“A person’s a person, no matter how small.”
— Dr. Seuss
Religious education should offer the opportunity to explore the deep questions of why are we here, what is our purpose, and what holds meaning for us. How we address these challenging questions varies with age and experience. For religious education to be successful, we must create an environment that nurtures and welcomes thoughtful exploration and reflection.
As minster, I want to encourage religious educators first by providing support that also serves as faith development for all of us. One thing I do understand, especially for children and most importantly for youth, is that religious education is at least as much about the relationships between the learners and the teachers as it is the curriculum. Teaching in a church context, therefore, requires that we also support healthy and loving relationships. When we do this, we know it. When we do this, it matters most often for a young person, and it isn’t until years later that we know just how much it matters.
The results of religious education were recently made apparent to me in the comments made by a young woman reflecting on her experience in the Coming of Age youth program. She articulated a commitment to her own spiritual development and how she wants to make her way in the world. She is faithful too, she told us, to the wider world especially in addressing issues of racism, homophobia, and environmental destruction. And she was hopeful. Wow. This, I thought, this is what we’re about. Creating an environment for all our children to be nurtured and brought into wholeness, prepared then to make the world a better place. What I also found heartening was that she was free and welcome to express this in her church. Her sense of self and commitment to the world had come into being in part by the love, encouragement, and modeling to occur in her religious education. Indeed, what we do in our religious education matters. It matters a lot.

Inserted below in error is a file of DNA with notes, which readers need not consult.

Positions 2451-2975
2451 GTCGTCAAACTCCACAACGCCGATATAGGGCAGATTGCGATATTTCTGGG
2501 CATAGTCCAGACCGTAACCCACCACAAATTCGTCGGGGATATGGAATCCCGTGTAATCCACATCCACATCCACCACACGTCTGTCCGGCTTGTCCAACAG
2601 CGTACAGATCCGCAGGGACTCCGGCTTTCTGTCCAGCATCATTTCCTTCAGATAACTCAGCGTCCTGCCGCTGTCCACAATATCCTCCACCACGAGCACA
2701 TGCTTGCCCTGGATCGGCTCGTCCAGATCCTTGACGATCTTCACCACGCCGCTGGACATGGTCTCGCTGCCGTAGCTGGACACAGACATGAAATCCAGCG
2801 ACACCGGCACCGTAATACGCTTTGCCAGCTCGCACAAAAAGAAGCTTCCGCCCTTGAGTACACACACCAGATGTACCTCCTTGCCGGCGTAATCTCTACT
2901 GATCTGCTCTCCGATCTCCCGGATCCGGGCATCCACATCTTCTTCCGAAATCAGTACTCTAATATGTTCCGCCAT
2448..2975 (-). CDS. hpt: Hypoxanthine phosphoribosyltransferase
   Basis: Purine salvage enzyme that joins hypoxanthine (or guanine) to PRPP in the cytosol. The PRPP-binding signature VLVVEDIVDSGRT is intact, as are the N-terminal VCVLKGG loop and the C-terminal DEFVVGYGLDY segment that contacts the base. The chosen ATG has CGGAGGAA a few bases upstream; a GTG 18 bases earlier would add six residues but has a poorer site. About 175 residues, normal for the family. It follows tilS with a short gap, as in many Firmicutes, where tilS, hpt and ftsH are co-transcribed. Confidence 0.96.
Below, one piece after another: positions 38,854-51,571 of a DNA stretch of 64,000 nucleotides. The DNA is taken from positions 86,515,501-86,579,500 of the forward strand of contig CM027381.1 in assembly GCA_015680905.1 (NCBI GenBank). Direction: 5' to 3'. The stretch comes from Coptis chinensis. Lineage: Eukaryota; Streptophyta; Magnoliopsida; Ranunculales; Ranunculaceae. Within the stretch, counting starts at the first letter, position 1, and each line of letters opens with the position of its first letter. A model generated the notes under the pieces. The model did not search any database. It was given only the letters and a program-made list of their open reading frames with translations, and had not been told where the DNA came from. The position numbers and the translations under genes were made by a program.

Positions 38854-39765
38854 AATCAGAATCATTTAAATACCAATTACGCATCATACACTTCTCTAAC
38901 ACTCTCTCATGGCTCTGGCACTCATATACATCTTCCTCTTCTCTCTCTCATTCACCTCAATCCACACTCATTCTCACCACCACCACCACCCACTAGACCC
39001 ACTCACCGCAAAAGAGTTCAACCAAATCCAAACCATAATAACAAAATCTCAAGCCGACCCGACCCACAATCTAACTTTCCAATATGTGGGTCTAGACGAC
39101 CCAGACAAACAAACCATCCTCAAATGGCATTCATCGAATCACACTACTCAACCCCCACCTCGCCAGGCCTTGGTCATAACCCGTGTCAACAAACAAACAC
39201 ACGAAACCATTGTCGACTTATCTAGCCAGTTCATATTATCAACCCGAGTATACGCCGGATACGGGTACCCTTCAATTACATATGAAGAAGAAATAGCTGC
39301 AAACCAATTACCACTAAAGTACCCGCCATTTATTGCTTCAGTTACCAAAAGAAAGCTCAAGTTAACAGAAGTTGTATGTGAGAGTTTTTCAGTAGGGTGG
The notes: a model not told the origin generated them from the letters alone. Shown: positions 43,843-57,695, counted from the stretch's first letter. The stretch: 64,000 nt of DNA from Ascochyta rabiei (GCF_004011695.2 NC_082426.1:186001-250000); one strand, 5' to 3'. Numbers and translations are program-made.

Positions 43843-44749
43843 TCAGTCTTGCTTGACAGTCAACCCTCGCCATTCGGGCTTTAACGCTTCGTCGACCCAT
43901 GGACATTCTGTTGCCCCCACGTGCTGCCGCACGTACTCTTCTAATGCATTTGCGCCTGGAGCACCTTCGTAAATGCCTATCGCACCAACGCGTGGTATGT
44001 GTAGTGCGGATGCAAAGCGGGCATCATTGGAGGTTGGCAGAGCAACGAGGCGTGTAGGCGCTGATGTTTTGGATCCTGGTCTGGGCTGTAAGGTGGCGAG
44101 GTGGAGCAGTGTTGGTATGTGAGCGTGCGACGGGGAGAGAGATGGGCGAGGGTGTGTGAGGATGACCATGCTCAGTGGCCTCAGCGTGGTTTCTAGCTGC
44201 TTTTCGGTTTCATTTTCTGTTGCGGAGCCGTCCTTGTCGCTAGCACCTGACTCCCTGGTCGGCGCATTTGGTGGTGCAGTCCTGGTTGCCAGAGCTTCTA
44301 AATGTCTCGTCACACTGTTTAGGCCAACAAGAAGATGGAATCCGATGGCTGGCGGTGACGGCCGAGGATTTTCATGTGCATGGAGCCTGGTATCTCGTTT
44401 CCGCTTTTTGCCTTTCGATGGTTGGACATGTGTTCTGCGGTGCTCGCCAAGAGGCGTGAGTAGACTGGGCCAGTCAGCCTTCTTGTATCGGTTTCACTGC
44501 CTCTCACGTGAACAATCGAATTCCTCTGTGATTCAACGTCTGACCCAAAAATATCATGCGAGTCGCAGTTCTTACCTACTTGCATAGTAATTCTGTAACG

First Unitarian of Des Moines
UU Explorers, Wednesday RE programming for 4th-6th grade children. Developed and taught the class with RE Director Tracy Beck, 2013-2014
Facilitator for Small Group Ministry, (Soul Matters) 2012–present
Unitarian Universalist Fellowship of Ames
RE Teacher 3rd and 4th grades, UU Fellowship of Ames, IA, 2003-2004
Secret Friends Program, UU Fellowship of Ames, IA, 1996-2000
Mentor for two youth in the Coming of Age Program, UU Fellowship of Ames, 1999, 2001
Marshalltown Community High School
Volunteer, Environmental Education for Marshall County Conservation Board and Envirothon Team, 2004-2007
Marshall County Conservation Board
Taught classes for Uncle Ike’s summer nature programs (for grade school children), 1999-2015
Area Education Agency 267
Created and implemented science programs for middle school Project Share Talented and Gifted Program 2003-2009
West Marshall Community School District
Developed and taught Talented and Gifted Science Summer School, 2002
Cadets Girl Scout leader (Middle School) 1981-1983
Brownies and Juniors Girl Scout leader (elementary school) 1998-2002
Camp Naturalist, Girl Scout Camp Greenwood, Buffalo, MN, summers 1978 -1980
Program Director, YWCA Camp Wanakiwin, Barnum, MN, 1981